• Bennett, A. F., 1990: Inverse Methods in Physical Oceanography. Cambridge University Press, 346 pp.

  • Carton, J. A., and B. Huang, 1994: Warm events in the tropical Atlantic. J. Phys. Oceanogr.,24, 888–903.

  • ——, G. Chepurin, X. Cao, and B. S. Giese, 2000: A simple ocean data assimilation analysis of the global upper ocean 1950–95. Part I: Method. J. Phys. Oceanogr.,30, 294–309.

  • Cheney, R. E., L. Miller, and J. Lillibridge, 1994: Topex/Poseidon: The 2 cm solution. J. Geophys. Res.,99, 24, 555–563.

  • Chepurin, G. A., and J. A. Carton, 1999: Comparison of retrospective analyses of the global ocean heat content. Dyn. Atmos. Oceans, submitted.

  • da Silva, A. M., C. C. Young, and S. Levitus, 1994: Atlas of Surface Marine Data 1994, Vol. 1: Algorithms and Procedures. NOAA Atlas NESDIS 6, U.S. Department of Commerce, NOAA, NESDIS, 83 pp.

  • Daley, R., 1991: Atmospheric Data Analysis. Cambridge University Press, 457 pp.

  • Deser, C., M. A. Alexander, and M. S. Timlin, 1996: Upper-ocean thermal variations in the North Pacific during 1970–91. J. Climate,9, 1840–1855.

  • Enfield, D. B., and D. A. Meyer, 1997: Tropical Atlantic sea surface temperature variability and its relation to El Niño–Southern Oscillation. J. Geophys. Res.,102, 929–945.

  • Frankignoul, C., F. Bonjean, and G. Reverdin, 1996: Interannual variability of surface currents in the tropical Pacific during 1987–1993. J. Geophys. Res.,101, 3629–3647.

  • Graham, N. E., 1994: Decadal-scale climate variability in the tropical and North Pacific during the 1970s and 1980s: Observations and model results. Climate Dyn.,10, 135–162.

  • Hsiung, J., R. E. Newell, and T. Houghtby, 1989: The annual cycle of oceanic heat storage and oceanic meridional heat transport. Quart. J. Roy. Meteor. Soc.,115, 1–28.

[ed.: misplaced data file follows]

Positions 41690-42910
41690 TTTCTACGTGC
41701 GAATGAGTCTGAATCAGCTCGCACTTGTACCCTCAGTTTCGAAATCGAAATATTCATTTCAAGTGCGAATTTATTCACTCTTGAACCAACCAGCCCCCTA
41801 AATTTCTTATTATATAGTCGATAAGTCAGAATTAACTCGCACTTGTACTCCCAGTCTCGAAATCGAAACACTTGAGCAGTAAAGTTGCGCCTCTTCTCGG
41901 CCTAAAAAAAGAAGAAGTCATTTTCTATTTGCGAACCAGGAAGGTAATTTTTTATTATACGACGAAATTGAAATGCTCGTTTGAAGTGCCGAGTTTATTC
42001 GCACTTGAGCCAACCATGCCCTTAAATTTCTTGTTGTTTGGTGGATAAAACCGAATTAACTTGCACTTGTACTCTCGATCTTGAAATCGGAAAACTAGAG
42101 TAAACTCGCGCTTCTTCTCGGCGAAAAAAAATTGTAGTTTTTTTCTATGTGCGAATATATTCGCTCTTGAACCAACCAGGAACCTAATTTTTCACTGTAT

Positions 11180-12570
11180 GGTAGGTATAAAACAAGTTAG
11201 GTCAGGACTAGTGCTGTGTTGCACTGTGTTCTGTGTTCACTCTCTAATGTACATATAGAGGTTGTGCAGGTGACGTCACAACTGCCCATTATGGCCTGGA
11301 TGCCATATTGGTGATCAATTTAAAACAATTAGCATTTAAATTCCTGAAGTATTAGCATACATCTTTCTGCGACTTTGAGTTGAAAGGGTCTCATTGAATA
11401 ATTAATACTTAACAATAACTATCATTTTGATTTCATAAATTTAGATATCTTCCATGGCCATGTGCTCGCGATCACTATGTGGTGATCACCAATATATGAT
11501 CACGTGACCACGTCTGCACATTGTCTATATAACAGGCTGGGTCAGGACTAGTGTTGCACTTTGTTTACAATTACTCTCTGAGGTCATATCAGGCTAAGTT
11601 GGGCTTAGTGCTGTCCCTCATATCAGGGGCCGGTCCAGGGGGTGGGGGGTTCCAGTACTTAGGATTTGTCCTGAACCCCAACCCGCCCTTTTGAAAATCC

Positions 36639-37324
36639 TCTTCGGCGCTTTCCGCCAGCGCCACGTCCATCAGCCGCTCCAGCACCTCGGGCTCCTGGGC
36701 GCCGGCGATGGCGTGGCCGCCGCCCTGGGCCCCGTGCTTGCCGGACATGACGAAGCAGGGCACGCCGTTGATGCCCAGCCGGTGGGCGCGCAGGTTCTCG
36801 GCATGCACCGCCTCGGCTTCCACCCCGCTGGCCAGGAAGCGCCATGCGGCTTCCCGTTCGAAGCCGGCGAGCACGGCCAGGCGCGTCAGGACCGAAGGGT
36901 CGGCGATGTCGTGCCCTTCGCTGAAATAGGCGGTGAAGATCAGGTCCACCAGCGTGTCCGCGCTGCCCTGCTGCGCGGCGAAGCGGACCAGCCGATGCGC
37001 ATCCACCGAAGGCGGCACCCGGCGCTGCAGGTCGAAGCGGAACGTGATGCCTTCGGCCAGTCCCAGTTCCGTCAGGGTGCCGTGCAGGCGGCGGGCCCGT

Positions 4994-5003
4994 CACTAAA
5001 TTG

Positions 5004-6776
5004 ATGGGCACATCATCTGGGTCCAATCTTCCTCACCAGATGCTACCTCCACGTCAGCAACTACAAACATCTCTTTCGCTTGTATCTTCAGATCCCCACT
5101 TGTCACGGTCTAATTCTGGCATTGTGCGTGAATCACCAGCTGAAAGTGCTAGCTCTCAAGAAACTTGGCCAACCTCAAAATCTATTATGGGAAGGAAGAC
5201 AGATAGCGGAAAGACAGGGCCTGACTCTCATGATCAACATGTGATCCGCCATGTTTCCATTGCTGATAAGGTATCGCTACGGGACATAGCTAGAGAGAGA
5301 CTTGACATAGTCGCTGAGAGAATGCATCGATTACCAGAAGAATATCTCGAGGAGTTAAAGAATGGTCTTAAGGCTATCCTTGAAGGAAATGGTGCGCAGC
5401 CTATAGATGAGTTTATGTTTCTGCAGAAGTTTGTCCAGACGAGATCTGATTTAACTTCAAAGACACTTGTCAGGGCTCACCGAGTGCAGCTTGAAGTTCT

• Hurrell, J. W., and H. van Loon, 1997: Decadal variations in climate associated with the North Atlantic Oscillation. Climatic Change,36, 301–326.

  • Ji, M., A. Leetmaa, and J. Derber, 1995: An ocean analysis system for seasonal to interannual climate studies. Mon. Wea. Rev.,123, 460–481.

  • Latif, M., and T. Barnett, 1994: Causes of decadal climate variability over the North Pacific and North America. Science,266, 634–637.

  • Levitus, S., 1990: Interpentadal variability of steric sea level and geopotential thickness of the North Atlantic Ocean, 1970–1974 versus 1955–1959. J. Geophys. Res.,95, 5233–5238.

  • ——, and J. Antonov, 1995: Observational evidence of interannual to decadal-scale variability of the subsurface temperature–salinity structure of the world ocean. Climatic Change,31, 495–514.

  • ——, and ——, 1997: Climatological and Interannual Variability of Temperature, Heat Storage, and Rate of Heat Storage in the Upper Ocean. NESDIS Atlas Series 16, NOAA, 6 pp.

  • ——, T. P. Boyer, and J. Antonov, 1994: World Ocean Atlas, 1994. Vol. 5: Interannual Variability of Upper Ocean Thermal Structure, NESDIS Atlas Series, NOAA, 176 pp.

  • Malanotte-Rizzoli, P., 1996: Modern Approaches to Data Assimilation in Ocean Modeling. Elsevier, 455 pp.

  • Miller, A. J., D. R. Cayan, and T. P. Barnett, 1994: The 1976–77 climate shift of the Pacific Ocean. Oceanography,7, 21–26.

  • Miller, R. N., and M. Cane, 1996: Tropical data assimilation: Theoretical aspects. Modern Approaches to Data Assimilation in Ocean Modeling, P. Malanotte-Rizzoli, Ed., Elsevier, 207–234.

  • Mitchum, G., 1994: Comparison of TOPEX sea surface heights and tide gauge sea levels. J. Geophys. Res.,99, 24 541–24 553.

  • Reynolds, R. W., and T. M. Smith, 1994: Improved global sea surface temperature analysis using optimum interpolation. J. Climate,7, 929–948.